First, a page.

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Oct 17,2017 - Last updated at Oct 17,2017

The win by Sebastian Kurz, the 31-year-old leader of the centre-right Austrian Peoples Party in the October 15 general election comes only a couple of weeks after the startling win by the far-right Alternative for Germany Party in German elections; it sends a clear signal that the political fortunes of the nationalist, populist political parties in Europe may be well on the rise.

The German party won 12.6 per cent of the votes, which gave it, for the first time, seats in the Bundestag. The Austrian party did even better, winning 31.7 per cent of the vote, which puts its leader, Kurz, in a position to form the next Austrian government.

Signs of a similar rise of right-wing groupings can be seen elsewhere in Europe, their fortunes and public support on the rise seemingly because, besides the dire economic situation, of the controversy over the rise in the number of immigrants, particularly of Muslim refugees, since 2015.

In Kurz’s case, he is right-wing on immigration; when foreign affairs and integration minister, he had asked that the “Balkan route” (taken by immigrants travelling from Greece to Austria and beyond) be closed and imposed a popular burqa ban; and during the election campaign his message to immigrants was that welfare was to be cut to push them into work and those not trying to integrate would be penalised.

The conflicts in the Middle East, notably the war in Syria, and the economic situation in other regions of the world gave rise to a dramatic increase in the number of refugees.

The majority of regional refugees sought safety in neighbouring countries — Jordan, Lebanon and Turkey — but many others preferred countries farther away, and accessible, like Austria, Germany, France and Italy in Europe, seeking not only sanctuary but also opportunities for a better life.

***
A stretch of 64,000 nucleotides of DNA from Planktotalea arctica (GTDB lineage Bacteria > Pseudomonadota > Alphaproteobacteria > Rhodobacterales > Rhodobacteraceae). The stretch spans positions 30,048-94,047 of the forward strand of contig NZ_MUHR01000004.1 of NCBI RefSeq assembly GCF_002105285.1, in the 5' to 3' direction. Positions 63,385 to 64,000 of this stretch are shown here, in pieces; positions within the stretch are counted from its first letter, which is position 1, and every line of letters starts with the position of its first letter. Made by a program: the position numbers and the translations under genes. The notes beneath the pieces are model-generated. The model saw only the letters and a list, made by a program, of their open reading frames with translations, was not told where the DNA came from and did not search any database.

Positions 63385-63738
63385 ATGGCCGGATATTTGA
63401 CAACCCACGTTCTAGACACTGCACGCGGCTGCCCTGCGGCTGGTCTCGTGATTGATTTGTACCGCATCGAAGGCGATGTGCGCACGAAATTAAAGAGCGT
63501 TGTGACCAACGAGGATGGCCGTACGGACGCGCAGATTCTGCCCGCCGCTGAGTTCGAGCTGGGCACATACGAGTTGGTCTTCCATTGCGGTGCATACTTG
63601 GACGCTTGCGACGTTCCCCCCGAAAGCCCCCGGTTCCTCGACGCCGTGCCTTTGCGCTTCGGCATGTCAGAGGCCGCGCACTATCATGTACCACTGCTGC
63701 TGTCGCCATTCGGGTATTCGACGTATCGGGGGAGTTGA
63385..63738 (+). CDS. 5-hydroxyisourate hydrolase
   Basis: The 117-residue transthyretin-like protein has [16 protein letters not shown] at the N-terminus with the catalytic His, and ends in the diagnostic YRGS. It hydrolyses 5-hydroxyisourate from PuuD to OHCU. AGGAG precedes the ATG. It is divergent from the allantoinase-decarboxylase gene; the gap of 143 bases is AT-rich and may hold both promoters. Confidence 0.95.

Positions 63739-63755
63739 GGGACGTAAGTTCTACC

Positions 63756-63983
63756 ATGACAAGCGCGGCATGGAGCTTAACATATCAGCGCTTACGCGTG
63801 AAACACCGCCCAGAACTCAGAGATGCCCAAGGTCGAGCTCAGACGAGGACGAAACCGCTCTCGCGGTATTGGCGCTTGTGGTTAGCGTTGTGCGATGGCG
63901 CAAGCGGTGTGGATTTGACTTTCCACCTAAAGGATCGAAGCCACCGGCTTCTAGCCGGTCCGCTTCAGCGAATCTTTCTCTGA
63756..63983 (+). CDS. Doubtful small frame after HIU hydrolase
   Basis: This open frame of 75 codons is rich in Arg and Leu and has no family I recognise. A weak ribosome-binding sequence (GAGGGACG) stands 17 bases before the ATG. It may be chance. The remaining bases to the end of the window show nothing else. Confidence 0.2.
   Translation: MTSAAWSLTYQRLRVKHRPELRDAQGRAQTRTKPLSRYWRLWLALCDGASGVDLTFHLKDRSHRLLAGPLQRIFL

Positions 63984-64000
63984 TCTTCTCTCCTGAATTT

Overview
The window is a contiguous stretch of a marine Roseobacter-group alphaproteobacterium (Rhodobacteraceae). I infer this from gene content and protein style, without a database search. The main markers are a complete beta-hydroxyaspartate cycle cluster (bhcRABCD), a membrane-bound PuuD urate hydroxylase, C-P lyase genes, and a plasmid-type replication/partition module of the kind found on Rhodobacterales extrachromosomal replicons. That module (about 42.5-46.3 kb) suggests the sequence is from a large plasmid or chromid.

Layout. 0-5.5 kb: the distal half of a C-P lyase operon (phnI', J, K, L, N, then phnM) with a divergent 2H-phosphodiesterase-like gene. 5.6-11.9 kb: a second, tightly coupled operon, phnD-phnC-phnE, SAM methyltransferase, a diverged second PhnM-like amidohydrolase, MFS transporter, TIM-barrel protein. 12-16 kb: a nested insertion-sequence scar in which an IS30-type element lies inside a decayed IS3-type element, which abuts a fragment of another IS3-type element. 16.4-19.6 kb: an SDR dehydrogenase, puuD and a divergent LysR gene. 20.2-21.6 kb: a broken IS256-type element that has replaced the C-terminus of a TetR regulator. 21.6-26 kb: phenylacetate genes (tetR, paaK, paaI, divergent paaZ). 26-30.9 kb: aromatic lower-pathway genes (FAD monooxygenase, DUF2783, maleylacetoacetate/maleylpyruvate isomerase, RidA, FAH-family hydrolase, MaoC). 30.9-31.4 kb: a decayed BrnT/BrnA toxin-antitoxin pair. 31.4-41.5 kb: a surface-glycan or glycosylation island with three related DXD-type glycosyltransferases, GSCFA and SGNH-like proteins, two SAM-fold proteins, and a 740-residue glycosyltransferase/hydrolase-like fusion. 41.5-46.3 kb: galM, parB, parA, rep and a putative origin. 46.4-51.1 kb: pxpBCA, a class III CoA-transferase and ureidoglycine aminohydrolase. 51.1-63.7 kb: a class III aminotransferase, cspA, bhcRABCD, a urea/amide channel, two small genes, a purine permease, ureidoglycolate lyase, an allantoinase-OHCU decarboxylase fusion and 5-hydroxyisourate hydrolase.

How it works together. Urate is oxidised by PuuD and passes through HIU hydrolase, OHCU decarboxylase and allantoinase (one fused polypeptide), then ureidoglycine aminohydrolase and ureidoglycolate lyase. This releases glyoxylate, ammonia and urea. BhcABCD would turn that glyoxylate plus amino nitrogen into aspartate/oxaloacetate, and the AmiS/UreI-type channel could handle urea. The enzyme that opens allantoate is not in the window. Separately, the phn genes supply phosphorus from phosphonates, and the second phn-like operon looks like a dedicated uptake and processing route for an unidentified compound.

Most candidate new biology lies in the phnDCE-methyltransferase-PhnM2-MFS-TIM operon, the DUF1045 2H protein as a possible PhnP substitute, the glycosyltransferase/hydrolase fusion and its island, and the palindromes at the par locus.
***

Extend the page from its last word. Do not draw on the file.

The waves of refugees, especially from Muslim countries, also gave rise to Islamophobia and hostility towards them, with some European nations viewing Muslims among them as a threat to their culture and way of life.

Actually what it all boils down to, in most cases, is the fear that employment opportunities are being lost to foreigners, and fear that a traditional way of life is being eroded by different cultural values.

In Germany, reelected Chancellor Angela Merkel had to put a cap — of no more than 200,000 a year — on the number of refugees entering the country. Similar constraints have been introduced to the admission of refugees in most other Western countries.

Of course, the ultimate solution is to put an end to the reasons that force individuals to leave their homes and loved ones behind and live in foreign lands.

As long as there is poverty, denial of human rights, absence of democracy and lack of employment opportunities, people will always look for prosperous places with functional democracies that respect their citizens.


As for Europe, it now will have to wait and see where the latest, and youngest, leader leans: towards right-wing Central European countries with their populist, reactionary governments, or towards Germany and France, whose rational politicians gauge problems and try to find solutions.

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